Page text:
- Four playable characters all have a different feel to them
- Four player Co-Op is pretty fun, if a little chaotic
- Visuals are charming from start to finish
- Beautiful lighting
- Miiverse integration is enjoyable
- Way to easy
Overall, Super Mario 3D World is the game Wii U owners were waiting for. Not only that, it's one of the most enjoyable games released all year. It's a well crafted, beautiful, fun and pure game and shows that the platformer is far from dead and it's mostly thanks to Nintendo. If you own a Wii U, go buy this game. If you were waiting for a reason to buy a Wii U, go buy this game. If you are even slightly interested in Mario, go buy this game. This just might be the game that'll help the Wii U get back on it's feet. The 3D Land formula translates perfectly to the World.
Manhunt was a messed up, twisted, disgusting, brutal, disturbing and offensive game released by Rockstar for the PS2 and Xbox. It was a stealth, horror-style game that wanted you to kill your enemies in the sickest way possible. Rockstar found it appropriate to bring it back with Manhunt 2, the difference here is that it's on both the PS2 and the Wii. Was it a sane idea to bring this sick franchise to the Wii? Or will it stab them in the back?
The story of the first Manhunt was that you were an unwilling participant in a large snuff film. You were forced to participate due to the villain kidnapping your family. Here, the story is a little more in-depth. You play as Daniel Lamb, a man who broke out of an insane asylum to find out what happened to him and why it happened. He is accompanied by a man named Leo; a man that everyone advised him to avoid. Things aren't how they seem and there is a complicated narrative behind it all. It's confusing, but interesting. It's not very well told, seeing as there are only cutscenes in-between stages, but it gets the job done.
The gameplay is exactly the same as it was in the previous game. You creep around and hide in the shadows in order to sneak up on your enemies to murder them. Every action you perform, other than walk, causes you to make noise and if you enemies hear the noise, they will go and investigate. You can use this to your advantage and lure them away from their group and it's fun to do so. You can fight your enemies one-on-one, but if there are more than one you will get severly overpowered. If you are discovered, you are forced to run away and break the line of sight and hide in the shadows. You collect weapons around the environment to use in your murder and some are more powerful and more useful than others and they are color coded.
The green weapons are one-time use and they are usually things such as plastic bags. The blue weapons are stronger than green and they never break. The red weapons are stronger than blue, but they are slow. The weapons are mostly used to execute your enemies and each one has it's own execution animation. You also get guns and they are used in firefights which through the stealth out the window. You can now stealth execute with guns, but this will alert everyone around you. The gameplay still holds up for the most part and is played mostly for how stupid and gross it can get.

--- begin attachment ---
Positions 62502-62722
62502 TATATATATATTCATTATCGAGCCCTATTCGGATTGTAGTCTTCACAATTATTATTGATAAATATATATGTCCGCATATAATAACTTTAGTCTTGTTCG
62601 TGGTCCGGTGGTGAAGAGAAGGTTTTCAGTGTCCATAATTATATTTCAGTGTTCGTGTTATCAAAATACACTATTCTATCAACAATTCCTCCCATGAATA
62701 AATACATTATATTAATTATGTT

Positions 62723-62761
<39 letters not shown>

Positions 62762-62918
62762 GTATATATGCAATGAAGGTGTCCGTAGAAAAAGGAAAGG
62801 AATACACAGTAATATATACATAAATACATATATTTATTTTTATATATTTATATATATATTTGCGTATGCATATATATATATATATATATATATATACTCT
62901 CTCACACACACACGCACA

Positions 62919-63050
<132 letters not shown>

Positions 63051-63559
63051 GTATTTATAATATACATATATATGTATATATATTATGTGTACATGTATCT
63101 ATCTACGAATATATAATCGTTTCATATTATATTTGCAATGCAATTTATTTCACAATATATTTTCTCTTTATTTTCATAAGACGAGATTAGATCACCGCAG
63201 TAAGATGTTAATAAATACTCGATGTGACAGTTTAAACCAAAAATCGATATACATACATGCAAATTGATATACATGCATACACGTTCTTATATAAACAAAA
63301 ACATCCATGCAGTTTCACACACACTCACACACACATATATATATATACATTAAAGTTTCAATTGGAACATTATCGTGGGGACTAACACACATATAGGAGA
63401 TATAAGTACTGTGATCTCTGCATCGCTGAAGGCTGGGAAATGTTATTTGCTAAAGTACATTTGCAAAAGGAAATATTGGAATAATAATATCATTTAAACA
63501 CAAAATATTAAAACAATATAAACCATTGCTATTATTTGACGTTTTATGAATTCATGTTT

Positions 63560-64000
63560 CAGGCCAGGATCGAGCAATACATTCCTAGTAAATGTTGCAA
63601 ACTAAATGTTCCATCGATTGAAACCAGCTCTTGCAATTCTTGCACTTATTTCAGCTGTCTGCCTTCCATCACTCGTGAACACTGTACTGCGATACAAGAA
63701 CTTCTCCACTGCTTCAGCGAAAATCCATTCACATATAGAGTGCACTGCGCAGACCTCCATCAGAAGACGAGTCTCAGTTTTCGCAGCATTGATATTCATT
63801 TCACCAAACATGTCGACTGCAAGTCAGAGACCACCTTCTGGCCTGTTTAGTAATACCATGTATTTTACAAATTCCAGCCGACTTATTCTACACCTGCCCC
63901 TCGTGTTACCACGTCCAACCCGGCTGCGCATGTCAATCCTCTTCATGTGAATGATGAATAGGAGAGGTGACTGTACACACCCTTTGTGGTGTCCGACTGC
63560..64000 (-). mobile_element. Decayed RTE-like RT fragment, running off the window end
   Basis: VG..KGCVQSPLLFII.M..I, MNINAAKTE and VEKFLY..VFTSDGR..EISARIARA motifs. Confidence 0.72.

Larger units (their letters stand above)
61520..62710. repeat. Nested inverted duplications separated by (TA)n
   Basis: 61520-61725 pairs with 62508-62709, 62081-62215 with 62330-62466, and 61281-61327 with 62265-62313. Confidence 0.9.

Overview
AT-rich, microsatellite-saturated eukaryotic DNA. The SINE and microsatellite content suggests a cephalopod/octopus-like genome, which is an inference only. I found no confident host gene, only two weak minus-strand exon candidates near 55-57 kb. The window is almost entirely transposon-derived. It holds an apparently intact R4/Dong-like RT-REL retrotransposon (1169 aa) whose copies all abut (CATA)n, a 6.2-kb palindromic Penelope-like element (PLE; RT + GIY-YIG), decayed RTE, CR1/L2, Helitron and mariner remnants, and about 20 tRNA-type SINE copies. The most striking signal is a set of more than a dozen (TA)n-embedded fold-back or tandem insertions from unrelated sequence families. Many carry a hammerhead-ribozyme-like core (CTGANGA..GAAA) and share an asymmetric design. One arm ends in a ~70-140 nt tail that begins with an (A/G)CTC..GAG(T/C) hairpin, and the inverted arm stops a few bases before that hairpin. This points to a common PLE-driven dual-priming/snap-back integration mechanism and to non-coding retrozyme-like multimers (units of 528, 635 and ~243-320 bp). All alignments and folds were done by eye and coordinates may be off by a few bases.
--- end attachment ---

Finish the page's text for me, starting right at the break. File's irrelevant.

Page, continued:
The biggest thing here are the controls. This game is on the Wii so it uses the Wii remote. The remote is used in a variety of ways and most of it works. To fight one-on-one, you waggle the Wii remote to swing your weapon. If you are fighting unarmed, the Wii remote is your right arm and the nunchuk is your left arm. This is interesting but takes some getting used to. When executing, you follow the on-screen prompts to tear your enemy apart. These prompts are the only thing that ever messes up, but it thankfully doesn't mess up often. The gunplay is what you'd expect, but it's really fun and enjoyable.
The game is broken up into stages and some of them can get difficult and to go stealth only can be challenging. Manhunt on the Wii adds some new things to the franchise that work very well, but are extremely messed up when you think about what you are doing. It's some of the best use of motion controls on Wii, but the game isn't amazing.
The game's music is dark and fitting, but it's forgettable. The voice work is good and all the characters sound great aside from the grunts, which are hilarious at times, but the sound effects are the focus here it seems. All of the sounds are more than appropriate and they are all really disgusting and make everything that more brutal. They put the most effort into the right places.
The visuals are the worst part of the game. They are clearly the same as the PS2 version's which are the same as the original game's. They aren't terrible, but they lag behind everything else on the market now. With games like Twilight Princess on the system, at launch no less, games like this are less tolerable. It still looks okay and it runs at a good pace, but the executions ruin everything even more. The executions were the highlight of the original game and they are here as well, but here they are censored. Whenever you perform an execution, the screen tints red and goes distorted and you can't make out what happened very well. With this included with the lower-end PS2 visuals, it's bad.